While that may have held true for a while, reality eventually sunk in that this team was indeed loaded with youth and razor-thin on the depth chart.
What began in August as optimism and eagerness to forget the epic disaster of 2008, quickly turned to scorn as the Detroit Free Press brought into question allegations of NCAA infractions on the part of Rodriguez and his coaching staff.
The opening game against Western Michigan couldn’t come soon enough. We cursed Michael Rosenberg and Mark Snyder for the timing of their article and the witch-hunt that ensued and we promised to get revenge on Justin Boren, who transferred to Ohio State, for his comments that seemed to be the centerpiece of that article.
And then the season began and practice time was forgotten and the story of Shoelace became one we would hear every game the entire season (as my wife would roll her eyes every time the announcers felt compelled to tell the story of why Denard Robinson doesn’t tie his shoes…every…single…game).
Robinson thrilled us with a 43-yard touchdown run, Tate Forcier showed promise in his first game by throwing for three touchdowns, Junior Hemingway caught nearly half his season total in receiving yards (103) and all of his touchdowns (two), and the defense shut down what many thought would be a high-powered offense.
We saw a show of solidarity for Rodriguez, Michigan won easily, and the season started off with a bang.
The came Notre Dame, fresh off of throttling Nevada, and riding preseason BCS bowl (or national championship game) predictions.
This will go down as the game that raised all of our expectations, mostly because no one knew at that time how mediocre Notre Dame really was.
It appeared to be Rodriguez’s signature win, as Michigan matched Notre Dame score-for-score and Forcier stunned the 18th-ranked Irish with 11 seconds left.
Forcier looked as veteran and composed as ND junior quarterback Jimmy Clausen, completing 23-of-33 for 240 yards and three touchdowns (one rushing). It’s hard to imagine that that would be the high point of his season, in just his second collegiate game.
Of course, there was the Armando Allen out-of-bounds play, which, despite the evidence , Notre Dame fans will carry to their graves in contempt.
The win over Notre Dame vaulted Michigan into the Top 25 heading into week three against Eastern Michigan. Former Michigan defensive coordinator Ron English brought his Eagles to Ann Arbor and didn’t provide much of a test.
Michigan showed off its running game this time, going for 380 yards on the ground, and getting 163 yards and two touchdowns on just eight carries from Carlos Brown in the first half alone.
Robinson scored two more touchdowns to enhance the unrealistic expectations for a guy that arrived on campus less than two months earlier.
Michigan then opened the Big Ten slate with Indiana in what would eventually be the battle for last place. At the time, though, Michigan was hoping to get to 4-0 heading into its intrastate rivalry battle in East Lansing.
This game provided our first glimpse of what the rest of the season would hold, as Michigan struggled to beat the Hoosiers, needing a 26-yard touchdown pass from Forcier to Martavious Odoms with 2:29 remaining to get the win.
The Indiana victory prompted me to draw a comparison to the New York Jets, who like Michigan, started off hot with a rookie quarterback: “Following Sunday’s Jets-Titans game, Vic Carucci of NFL.com asked Jets safety Kerry Rhodes if he thought the Jets’ style of play was sustainable. Rhodes replied that he thought it was because having such a good defense allows rookie quarterback Mark Sanchez to make some mistakes.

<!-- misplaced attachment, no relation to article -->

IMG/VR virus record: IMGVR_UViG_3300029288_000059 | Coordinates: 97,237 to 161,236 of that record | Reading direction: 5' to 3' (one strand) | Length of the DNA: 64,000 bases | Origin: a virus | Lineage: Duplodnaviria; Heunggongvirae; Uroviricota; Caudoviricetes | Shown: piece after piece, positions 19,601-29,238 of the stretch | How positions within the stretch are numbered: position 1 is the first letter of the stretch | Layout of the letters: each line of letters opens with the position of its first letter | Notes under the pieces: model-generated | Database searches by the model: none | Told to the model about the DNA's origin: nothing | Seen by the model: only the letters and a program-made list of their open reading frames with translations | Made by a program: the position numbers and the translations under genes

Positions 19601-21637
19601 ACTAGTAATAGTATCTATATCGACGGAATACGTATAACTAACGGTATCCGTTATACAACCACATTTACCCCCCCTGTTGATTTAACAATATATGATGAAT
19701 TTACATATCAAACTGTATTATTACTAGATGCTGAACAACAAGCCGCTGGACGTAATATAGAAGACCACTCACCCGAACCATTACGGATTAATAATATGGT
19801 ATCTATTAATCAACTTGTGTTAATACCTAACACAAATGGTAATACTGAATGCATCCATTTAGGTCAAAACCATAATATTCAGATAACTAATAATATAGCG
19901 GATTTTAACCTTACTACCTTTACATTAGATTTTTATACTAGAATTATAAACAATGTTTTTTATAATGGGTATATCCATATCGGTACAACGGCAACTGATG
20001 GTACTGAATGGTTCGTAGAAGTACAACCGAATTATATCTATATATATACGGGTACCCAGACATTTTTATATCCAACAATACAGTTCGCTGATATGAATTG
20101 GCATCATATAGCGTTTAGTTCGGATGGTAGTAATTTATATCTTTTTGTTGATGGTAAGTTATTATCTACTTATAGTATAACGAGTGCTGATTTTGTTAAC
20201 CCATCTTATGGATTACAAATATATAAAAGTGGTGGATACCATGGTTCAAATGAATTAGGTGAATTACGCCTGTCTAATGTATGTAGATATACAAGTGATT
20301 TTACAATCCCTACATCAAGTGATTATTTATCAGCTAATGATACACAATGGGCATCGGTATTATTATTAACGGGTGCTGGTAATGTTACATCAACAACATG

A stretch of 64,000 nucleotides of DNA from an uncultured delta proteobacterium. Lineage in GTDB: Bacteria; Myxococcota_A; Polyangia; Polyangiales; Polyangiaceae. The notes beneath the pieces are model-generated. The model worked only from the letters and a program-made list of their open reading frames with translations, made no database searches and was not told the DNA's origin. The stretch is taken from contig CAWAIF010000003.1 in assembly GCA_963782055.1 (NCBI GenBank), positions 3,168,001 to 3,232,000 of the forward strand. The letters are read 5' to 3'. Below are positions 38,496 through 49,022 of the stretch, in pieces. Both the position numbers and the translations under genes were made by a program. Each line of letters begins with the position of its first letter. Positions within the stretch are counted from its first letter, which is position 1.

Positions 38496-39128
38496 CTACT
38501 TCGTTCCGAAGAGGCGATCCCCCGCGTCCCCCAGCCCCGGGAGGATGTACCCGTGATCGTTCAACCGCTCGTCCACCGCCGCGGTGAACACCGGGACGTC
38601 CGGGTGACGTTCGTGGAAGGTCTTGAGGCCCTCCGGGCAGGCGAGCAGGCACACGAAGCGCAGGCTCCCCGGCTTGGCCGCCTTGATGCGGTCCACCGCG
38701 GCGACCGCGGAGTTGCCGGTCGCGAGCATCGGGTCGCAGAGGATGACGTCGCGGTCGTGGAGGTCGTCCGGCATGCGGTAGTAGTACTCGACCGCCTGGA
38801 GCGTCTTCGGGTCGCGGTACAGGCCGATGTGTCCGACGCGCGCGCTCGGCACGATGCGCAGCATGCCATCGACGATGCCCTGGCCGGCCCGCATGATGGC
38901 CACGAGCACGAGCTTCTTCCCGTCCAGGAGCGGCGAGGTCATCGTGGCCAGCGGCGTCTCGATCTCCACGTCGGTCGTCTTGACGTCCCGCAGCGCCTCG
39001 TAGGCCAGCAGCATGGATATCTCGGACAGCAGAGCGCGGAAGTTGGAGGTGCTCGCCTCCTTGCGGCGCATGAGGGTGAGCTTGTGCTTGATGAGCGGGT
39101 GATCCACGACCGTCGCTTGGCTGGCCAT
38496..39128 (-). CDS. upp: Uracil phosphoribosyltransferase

“Unfortunately, that won’t exactly translate to Michigan. While I think Michigan’s offense is further along in its development than Sanchez’s Jets offense, relatively speaking, Michigan hasn’t faced its toughest opponents yet.”
I provided the last part of that quote because I knew we were in for a tough go the rest of the season. I didn’t know, however, that that would be our last win over a FBS team all season. Ironically, Michigan’s fall has mirrored the Jets’ collapse.
At 4-0, a return to a bowl game looked assured, and Michigan entered “Little Brother” week seeking to avenge last season’s 35-21 loss to Michigan State.
It was the first road game of Forcier’s career and we saw the fist true test of the season, as the Michigan offense was shut down much of the game. But Forcier continued his early-season magic, leading a 14-point comeback to force overtime with a touchdown completion to Roy Roundtree with just two seconds left.
In overtime, Forcier was intercepted on a tipped pass that never should have been thrown, and Michigan dropped its second in a row to Michigan State for the first time since 1967.
|Michigan Streaks Broken in 2009|
|First back-to-back losses to Michigan State since 1967|
|First home loss to Penn State since 1996|
|First home loss to Purdue in last 17 meetings|
|First back-to-back losing seasons since 1963-62|
This began a run of snapping streaks right and left.
With its first loss of the season under its belt, Michigan traveled to Iowa for a prime-time night game against the nation’s 12th-ranked Hawkeyes.
Brandon Minor had his breakout game of the season, scoring two touchdowns against a defense that hadn’t given up a rushing touchdown in 33 quarters.
The game started out as well as one could ask, as Donovan Warren picked off the first pass of the game and returned it for a touchdown.
Michigan hung around until a muffed punt (hello 2008!) gave Iowa the ball at the Michigan 16. Iowa punched it in and took a 30-21 lead.
Robinson led the offense down the field for a touchdown to narrow the gap, but on the next possession, threw an interception to end the game, beginning the Wolverine-faithful’s love-hate relationship with Denard.
Despite a second-straight loss, Michigan fans were encouraged that the team was able to hang with undefeated Iowa until the last minute of the game, and a return to the Big House to face an FCS school was just what Michigan needed to regroup.